The Tulip Driven Life Podcast

Tuesday, May 17, 2016

Reforming the Evangelicals



By: Thomas F. Booher

In my rough estimations, I would bet there are between 35-45 million non-Reformed Evangelicals that attend church weekly and would be willing to listen to biblical teaching, even Calvinism so long as it was presented carefully. There's probably another 35-45 million Evangelicals that wouldn't care to listen. The side that would be less likely to listen is far more likely to vote for Trump. Given that Obama won the 2012 election by about 5 million votes, it should be apparent that if Evangelicals were voting in accord with Christian and biblical principles, they would have chosen Cruz (or another candidate) in a landslide over Trump. Instead they have propelled Trump to the nomination. Consider that Cruz himself said that half of born again Christians do not vote. I've read that only half who identify as "born again" are registered to vote, and of that half only half of them actually make it to the polls. So it's quite possible that 75 percent of Evangelicals do not even vote! 

I'm not advocating a "get out the vote" ploy; that's being pushed enough as it is. Those who don't wish to vote need to be taught a theology of voting. This goes back to the need for Evangelicals to understand something of their own name. By that I mean, they need to know something of God that goes beyond the surface. When that happens and God is held up as deep and wonderful and holy and merciful, then voting will happen naturally. And it won't be for someone like Trump.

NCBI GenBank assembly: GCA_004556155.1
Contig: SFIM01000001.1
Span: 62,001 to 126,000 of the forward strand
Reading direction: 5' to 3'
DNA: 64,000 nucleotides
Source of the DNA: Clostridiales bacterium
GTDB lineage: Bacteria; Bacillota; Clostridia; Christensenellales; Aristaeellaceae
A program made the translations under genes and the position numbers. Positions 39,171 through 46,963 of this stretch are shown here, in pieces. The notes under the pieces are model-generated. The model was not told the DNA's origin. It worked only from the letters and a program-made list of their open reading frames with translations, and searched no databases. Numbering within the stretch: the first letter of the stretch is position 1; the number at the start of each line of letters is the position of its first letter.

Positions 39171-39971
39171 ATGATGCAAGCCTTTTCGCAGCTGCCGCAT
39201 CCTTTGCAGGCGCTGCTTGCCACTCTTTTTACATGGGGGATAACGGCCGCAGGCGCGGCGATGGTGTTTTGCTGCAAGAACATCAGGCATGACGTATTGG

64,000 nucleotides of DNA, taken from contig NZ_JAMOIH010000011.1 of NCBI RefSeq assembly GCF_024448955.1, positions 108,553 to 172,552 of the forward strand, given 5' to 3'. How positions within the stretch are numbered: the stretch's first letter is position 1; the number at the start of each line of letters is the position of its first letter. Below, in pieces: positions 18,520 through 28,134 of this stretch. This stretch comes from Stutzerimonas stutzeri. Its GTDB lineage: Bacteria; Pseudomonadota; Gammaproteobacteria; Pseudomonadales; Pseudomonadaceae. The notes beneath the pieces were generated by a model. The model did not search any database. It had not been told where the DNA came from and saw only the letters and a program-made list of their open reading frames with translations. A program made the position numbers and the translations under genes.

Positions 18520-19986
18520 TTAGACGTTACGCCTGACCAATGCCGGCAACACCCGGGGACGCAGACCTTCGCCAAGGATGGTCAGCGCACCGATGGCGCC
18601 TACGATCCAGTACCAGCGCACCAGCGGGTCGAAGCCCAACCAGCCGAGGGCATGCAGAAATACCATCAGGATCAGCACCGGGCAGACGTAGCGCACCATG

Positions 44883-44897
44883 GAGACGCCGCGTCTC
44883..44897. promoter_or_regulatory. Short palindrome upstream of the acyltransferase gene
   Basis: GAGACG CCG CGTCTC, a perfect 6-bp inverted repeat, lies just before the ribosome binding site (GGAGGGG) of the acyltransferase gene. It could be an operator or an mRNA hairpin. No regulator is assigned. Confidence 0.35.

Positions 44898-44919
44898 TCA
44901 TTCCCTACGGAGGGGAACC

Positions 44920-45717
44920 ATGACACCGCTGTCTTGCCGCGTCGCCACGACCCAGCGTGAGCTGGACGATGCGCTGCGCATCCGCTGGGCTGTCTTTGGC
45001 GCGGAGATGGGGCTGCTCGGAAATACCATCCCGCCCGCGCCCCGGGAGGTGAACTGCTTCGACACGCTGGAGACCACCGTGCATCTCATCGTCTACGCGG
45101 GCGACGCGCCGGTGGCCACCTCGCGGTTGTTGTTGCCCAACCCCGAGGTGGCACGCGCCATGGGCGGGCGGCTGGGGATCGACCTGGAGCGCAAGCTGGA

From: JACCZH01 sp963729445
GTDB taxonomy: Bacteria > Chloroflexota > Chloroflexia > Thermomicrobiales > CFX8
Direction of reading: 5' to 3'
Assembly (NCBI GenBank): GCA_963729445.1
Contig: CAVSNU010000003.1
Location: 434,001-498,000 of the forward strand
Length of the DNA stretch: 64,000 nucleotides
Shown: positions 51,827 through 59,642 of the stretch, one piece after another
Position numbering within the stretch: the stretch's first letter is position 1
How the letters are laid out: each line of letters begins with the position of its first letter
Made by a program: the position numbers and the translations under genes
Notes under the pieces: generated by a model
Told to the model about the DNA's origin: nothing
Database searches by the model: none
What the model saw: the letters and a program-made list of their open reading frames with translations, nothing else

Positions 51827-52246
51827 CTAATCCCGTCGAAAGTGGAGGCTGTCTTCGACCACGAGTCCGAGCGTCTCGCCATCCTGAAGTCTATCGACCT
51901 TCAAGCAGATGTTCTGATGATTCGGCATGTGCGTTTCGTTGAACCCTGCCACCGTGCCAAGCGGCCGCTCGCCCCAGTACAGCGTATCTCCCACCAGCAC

Let's say that there are 40 million evangelicals that would at least listen to Calvinism for a minute, but then about 10 million of them reject it as crazy and un-Jesus like. So be it. But I would bet there's a good 25-30 million that would at least be molded by biblical/reformed teaching so that they would be much more in align with Scripture than they presently are. I have seen this where I teach. You begin talking about Scripture in a careful and logical way, probing its depths, and the kids begin to reflect and listen. They might not accept Calvinism on the whole, but they will (and have) come to embrace Piper's "God is most glorified in us when we are most satisfied in Him" as well as "God's chief end is to glorify God and enjoy Himself forever." Now we know that the consistent application of that leads to election, reprobation, total depravity, irresistible grace, all that good stuff. I've told my students as much. They may wrestle with that reality, and wish to embrace glorifying God chiefly without having to affirm election or the total loss of free will. What then? Did I fail? Is that a useless endeavor? Should we dismiss them as rubble or hard-hearted haters of the truth? No. We should realize that such people are becoming more and more like a John or Charles Wesley. And imagine if today's shallow-thinking but faithfully-church-attending Evangelical went from what they are to a John or Charles Wesley? Think how that would influence the music in the church service, and you will begin to see that Calvinism will rear it's beautiful head through their praise, thoughts, and lives. That would still reform the churches to an extent, and praise God for incrementalism! They would also be quicker to support a Ted Cruz type candidate, and wouldn't be supporting he-who-must-not-be-named-again.